Capitalism at its worst?


Capitalism at its worst?

I got a couple of comments on my blog below on the new “Parking Ticket Insurance” scheme not under way in Philly. Check this out:

Social commentary aside, this seems like a pretty thin margin for the company or they are taking the position that you will likely not receive many parking tickets in Philadelphia. Meter tickets are $36 and 5 tickets covered under the “basic” plan assuming they are all for meters is $180. The “basic” plan is $99.99 and $9.99 per month, offset by a $10 Meter Card. If you get 5 or more meter tickets per year this is a no-brainer as you are basically paying for the service and the peace of mind that your tickets will never go into a penalty phase. Throw in a couple of higher dollar violations into the first five and you’re ahead of the game.

From a commercial business perspective, if you own a fleet of vehicles that rack up parking tickets and penalties, not to mention loss of man hours when a vehicle gets towed or booted, it’s a simple cost/benefit analysis. Don’t forget that you can probably write off the service as a business expense which is something you can’t do with parking tickets.

All in all, capitalism at its best (or worst if you initials are JVH).

Those initials appear to be mine – So here goes – As a business model, its classic insurance and as long as their stats are correct, they will do OK. (I don’t know how much actuarial info is one file for parking tickets, but there you go) They are assuming that most people will use the program to make their lives easier and not try to run up their number of tickets to make a profit on the deal. My guess is that someone that would use this type of service most likely already gets a lot of parking tickets so they need it.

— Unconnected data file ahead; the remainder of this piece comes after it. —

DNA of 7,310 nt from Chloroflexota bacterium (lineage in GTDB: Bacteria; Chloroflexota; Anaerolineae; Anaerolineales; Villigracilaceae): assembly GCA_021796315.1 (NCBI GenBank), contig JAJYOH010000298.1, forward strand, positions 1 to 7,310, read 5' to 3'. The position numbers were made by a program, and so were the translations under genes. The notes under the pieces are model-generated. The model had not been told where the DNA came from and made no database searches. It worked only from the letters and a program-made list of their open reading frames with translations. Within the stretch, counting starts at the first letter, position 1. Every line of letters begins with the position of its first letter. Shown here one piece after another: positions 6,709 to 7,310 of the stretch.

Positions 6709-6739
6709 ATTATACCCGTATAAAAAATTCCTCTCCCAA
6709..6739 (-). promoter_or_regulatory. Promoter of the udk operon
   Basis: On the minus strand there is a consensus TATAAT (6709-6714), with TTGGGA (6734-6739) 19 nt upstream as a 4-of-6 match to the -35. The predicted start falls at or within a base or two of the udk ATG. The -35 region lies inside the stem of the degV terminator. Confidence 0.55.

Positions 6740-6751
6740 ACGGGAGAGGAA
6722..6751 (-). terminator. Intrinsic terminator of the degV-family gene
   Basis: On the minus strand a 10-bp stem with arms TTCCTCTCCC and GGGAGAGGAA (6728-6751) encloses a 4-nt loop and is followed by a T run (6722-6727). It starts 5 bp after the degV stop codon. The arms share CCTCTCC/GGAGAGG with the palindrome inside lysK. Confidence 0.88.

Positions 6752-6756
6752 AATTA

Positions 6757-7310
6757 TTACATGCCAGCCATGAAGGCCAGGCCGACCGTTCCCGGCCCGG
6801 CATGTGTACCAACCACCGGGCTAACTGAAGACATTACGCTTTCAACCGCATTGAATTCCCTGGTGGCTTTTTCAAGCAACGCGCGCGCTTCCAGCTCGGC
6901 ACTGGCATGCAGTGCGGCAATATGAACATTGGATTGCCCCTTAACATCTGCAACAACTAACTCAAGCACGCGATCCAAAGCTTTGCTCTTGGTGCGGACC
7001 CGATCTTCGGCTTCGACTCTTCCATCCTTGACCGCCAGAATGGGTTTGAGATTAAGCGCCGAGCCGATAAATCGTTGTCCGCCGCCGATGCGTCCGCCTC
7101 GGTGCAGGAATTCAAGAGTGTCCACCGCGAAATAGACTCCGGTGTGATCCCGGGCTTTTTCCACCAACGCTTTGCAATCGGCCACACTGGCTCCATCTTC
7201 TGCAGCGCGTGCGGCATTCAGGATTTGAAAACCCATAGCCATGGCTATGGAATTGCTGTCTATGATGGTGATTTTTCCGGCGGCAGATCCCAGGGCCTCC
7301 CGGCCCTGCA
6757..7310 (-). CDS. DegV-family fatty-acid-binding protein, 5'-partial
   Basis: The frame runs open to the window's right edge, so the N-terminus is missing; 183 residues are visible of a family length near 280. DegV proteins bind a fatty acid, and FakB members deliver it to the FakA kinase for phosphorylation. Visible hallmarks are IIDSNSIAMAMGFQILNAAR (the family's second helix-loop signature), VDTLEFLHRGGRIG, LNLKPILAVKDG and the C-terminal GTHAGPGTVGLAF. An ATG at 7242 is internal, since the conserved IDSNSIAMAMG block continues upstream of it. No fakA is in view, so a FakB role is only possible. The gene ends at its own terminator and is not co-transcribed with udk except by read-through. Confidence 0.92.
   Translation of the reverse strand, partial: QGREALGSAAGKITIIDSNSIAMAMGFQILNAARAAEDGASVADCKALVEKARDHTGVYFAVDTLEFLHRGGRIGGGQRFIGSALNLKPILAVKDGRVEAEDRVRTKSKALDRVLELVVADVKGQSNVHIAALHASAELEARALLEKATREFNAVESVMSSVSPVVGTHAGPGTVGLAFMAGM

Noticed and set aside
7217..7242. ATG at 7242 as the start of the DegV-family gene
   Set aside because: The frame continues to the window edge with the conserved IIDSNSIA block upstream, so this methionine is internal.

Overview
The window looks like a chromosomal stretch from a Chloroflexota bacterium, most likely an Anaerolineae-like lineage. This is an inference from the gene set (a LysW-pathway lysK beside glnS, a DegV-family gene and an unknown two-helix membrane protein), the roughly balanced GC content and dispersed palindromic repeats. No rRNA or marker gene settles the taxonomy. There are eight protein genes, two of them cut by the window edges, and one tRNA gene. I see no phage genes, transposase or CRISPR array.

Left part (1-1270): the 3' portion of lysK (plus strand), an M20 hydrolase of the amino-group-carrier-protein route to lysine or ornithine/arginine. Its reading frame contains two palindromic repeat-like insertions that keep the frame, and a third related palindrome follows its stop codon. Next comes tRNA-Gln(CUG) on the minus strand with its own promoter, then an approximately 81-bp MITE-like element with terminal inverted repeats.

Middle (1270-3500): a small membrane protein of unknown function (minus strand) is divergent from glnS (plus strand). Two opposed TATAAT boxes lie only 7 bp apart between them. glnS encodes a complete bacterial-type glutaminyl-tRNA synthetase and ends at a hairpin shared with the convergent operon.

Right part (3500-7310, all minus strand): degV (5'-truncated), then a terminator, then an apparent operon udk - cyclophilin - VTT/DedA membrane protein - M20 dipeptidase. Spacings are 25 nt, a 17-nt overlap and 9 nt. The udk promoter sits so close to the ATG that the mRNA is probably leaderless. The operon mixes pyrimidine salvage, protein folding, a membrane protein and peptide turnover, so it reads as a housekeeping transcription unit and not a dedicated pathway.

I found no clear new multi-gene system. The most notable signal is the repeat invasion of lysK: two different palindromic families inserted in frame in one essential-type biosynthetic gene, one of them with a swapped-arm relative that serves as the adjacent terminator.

It will take the IRS about 15 seconds to see through this and deduct the cost of the tickets from the service provided and allow only the service, not the tickets. That’s what they are all about.

An Aside: UPS and Fedex saw parking tickets as a cost of doing business in Manhattan and cut a deal with the city to pay them direct. Worked out well. Then the city installed P and D meters and allowed the drivers to take the parking with them. In other words, when they bought some time, they could use it anywhere.

But in the end, they are selling a service to a willing customer. That’s capitalism. However there are many services that we have outlawed (prostitution, drugs, money laundering, the list is endless.) I’m not saying that this service is equated to one provided on a local street corner, but I’m sure that Peter’s model of the UK rules will kick in soon. Sure, you can use this system but if you don’t pay in person, or with a personal check or credit card, you will be surcharged. After all, part of the fine is the hassle you go through paying the ticket, isn’t it?

As we make it easier and easier to subvert the law, and simply have to pay a fee and get around the “problem” then the lady with the blindfold begins to peek a bit. Those with bucks can get by with arrogance, and those without bear the burden.


John Van Horn

John Van Horn

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